Successful investors know that they must harness the positive power of compounding while overcoming its dark side. Like so many other strategies, this requires a disciplined approach and homework on the part of the investor.
As academic and empirical research has shown, some of a stock's price movements are due to the general trend of the market. When you are on the right side of the trend, compounding works for you, both in up markets as well as down markets. Therefore, the first step is to determine whether the market is in a secular (long-term or multi-year) bull or bear trend. Then invest with the trend. This also holds true for shorter term trends that take place within the secular trends.
During bull markets it is fairly easy to do well - the common quip is correct, "a rising tide floats all boats." However, during a bear or flat market, different stocks will perform well at different times. In these environments, winning investors seek stocks that offer the best absolute returns in strong sectors. Investors must become good stock pickers rather than just investing in a diversified portfolio of stocks. In such cases, using the value approach to investing can have excellent results. It can also be useful to learn to short the market when the trend is down. Another strategy is to use bonds to build a ladder that provides a relatively safe return that can be used in a weak stock market environment.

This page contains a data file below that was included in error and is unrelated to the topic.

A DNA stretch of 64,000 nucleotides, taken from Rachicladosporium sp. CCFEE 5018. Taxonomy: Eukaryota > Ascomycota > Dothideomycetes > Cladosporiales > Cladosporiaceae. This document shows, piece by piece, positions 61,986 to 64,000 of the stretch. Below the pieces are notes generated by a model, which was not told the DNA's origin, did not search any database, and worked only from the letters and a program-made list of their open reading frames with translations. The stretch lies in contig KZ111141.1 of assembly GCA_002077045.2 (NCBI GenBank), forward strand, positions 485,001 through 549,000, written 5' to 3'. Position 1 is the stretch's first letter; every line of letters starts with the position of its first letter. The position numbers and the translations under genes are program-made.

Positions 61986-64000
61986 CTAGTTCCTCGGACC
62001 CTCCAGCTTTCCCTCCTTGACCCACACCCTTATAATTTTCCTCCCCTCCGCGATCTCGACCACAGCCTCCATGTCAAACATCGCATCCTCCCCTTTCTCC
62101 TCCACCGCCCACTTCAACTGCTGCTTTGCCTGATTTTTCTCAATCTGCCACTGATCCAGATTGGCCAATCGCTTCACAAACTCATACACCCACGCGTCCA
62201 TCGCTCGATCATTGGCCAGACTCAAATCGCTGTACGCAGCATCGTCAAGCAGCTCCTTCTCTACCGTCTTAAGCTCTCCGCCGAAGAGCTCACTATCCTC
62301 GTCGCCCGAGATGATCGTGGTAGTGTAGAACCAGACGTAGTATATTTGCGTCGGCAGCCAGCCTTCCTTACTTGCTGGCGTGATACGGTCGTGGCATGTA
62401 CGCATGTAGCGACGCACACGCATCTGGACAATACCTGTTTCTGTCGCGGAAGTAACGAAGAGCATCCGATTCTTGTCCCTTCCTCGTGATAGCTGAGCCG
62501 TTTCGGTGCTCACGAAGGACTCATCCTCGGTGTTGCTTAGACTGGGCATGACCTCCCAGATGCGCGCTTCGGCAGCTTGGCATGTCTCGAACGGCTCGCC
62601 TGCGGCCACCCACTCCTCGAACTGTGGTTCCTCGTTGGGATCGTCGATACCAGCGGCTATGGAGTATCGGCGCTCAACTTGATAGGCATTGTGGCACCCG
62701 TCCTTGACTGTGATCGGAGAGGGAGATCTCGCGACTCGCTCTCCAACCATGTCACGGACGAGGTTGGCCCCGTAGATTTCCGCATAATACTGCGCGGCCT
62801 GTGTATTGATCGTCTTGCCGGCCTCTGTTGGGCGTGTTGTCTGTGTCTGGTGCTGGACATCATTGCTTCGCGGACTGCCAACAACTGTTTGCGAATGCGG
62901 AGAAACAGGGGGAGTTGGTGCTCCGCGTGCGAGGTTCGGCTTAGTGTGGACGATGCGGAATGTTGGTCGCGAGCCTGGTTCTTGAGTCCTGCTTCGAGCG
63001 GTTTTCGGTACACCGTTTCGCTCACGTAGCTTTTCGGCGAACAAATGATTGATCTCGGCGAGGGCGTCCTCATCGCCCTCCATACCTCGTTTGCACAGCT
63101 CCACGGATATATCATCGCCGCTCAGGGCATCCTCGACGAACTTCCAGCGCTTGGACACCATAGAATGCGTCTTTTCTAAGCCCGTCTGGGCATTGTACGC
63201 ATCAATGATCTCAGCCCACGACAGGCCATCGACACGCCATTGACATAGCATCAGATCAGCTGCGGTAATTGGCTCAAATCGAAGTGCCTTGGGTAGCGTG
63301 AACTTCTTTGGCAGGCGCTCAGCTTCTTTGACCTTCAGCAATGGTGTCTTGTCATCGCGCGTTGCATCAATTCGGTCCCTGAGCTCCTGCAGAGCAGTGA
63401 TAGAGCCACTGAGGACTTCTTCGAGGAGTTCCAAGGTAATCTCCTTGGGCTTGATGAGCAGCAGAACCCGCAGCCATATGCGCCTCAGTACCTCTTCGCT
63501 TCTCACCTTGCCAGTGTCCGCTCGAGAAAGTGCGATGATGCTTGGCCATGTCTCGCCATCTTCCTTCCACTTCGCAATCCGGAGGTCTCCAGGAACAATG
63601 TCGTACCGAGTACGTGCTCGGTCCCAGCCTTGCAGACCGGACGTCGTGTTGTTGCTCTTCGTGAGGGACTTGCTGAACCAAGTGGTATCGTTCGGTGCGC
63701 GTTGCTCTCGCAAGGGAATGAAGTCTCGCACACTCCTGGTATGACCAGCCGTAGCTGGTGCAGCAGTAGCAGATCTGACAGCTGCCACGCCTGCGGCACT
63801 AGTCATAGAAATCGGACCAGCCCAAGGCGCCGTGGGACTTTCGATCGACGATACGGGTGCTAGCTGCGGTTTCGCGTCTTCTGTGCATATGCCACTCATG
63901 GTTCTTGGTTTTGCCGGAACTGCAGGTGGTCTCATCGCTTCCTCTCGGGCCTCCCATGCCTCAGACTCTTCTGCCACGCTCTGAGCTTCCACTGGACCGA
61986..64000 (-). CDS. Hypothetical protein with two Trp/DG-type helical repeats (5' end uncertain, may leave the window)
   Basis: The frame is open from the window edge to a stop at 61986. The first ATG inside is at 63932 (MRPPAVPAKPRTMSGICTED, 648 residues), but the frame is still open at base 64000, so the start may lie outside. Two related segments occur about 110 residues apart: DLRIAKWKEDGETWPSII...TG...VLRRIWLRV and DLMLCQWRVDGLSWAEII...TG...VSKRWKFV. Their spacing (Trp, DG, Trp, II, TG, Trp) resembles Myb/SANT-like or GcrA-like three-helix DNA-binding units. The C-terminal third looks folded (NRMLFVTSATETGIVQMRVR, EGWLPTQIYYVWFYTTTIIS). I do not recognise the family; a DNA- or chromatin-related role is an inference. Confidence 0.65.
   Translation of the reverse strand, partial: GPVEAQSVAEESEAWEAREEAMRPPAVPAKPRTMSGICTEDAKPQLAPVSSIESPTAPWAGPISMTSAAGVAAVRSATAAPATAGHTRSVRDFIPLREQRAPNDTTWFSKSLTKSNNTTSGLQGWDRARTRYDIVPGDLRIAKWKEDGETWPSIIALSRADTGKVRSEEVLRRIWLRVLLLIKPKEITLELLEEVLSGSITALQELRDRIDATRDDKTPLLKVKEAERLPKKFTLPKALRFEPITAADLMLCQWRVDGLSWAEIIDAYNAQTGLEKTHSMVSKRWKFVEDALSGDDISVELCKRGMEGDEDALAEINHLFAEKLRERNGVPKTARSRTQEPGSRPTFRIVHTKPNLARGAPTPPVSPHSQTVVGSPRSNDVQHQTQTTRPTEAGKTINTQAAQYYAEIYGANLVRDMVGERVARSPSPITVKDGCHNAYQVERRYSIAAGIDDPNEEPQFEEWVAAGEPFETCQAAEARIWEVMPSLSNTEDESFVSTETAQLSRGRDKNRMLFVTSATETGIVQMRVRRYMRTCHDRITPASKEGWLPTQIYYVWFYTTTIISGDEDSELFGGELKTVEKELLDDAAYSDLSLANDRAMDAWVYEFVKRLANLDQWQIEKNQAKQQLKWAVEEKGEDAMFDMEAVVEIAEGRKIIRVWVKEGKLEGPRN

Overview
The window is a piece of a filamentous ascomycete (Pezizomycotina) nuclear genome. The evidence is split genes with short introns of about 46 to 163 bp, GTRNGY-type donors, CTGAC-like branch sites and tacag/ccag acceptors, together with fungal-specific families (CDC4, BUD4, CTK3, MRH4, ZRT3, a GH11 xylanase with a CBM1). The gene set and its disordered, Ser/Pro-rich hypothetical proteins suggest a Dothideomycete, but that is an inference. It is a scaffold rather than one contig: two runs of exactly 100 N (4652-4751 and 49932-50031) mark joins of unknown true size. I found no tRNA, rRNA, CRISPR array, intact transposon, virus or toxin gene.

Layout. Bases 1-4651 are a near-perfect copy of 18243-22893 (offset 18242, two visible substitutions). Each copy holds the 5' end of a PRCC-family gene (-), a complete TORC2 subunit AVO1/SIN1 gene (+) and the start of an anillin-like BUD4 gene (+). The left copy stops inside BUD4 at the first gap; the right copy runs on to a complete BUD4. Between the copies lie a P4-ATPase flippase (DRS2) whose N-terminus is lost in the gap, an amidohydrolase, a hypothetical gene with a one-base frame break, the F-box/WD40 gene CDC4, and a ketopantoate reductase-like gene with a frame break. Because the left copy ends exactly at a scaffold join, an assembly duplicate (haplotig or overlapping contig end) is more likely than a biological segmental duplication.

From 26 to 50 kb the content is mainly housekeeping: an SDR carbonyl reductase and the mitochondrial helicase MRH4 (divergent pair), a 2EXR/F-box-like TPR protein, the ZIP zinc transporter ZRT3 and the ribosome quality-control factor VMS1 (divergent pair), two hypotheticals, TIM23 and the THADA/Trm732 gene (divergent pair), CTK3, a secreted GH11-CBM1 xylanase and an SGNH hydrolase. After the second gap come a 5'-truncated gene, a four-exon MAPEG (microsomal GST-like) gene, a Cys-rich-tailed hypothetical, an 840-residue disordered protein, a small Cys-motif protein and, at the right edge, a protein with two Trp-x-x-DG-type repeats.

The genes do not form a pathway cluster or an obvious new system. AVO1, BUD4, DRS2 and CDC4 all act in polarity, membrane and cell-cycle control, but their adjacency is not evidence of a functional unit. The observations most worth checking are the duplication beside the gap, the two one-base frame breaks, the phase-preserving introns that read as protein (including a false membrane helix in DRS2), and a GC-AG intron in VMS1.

During weak markets, when negative compounding can substantially harm your portfolio, it is even more important to employ proven capital management techniques. This starts with trailing stops to minimize losses and/or capture some profit from an investment. Another important technique is to rebalance your portfolio more frequently. Rebalancing capitalizes on short-term cycles in the financial markets. By selling part or all of the top performers in one asset class or sector, it provides capital to invest in new promising opportunities. A variation of this strategy is to sell part of your position when you have a quick gain to capture some profit and move the stop to or above your entry price. In every case, the investor is actively seeking to offset the negative side of compounding or even work with it.
The Bottom Line
Overcoming the dark side of compounding requires that an investor be an active manager of his or her portfolio. This requires learning the skills needed to recognize market trends, find appropriate investment opportunities and then employ proven capital management techniques. Overcoming the negative side of compounding and beating the market can a very satisfying experience, after all, it's your money that's at stake.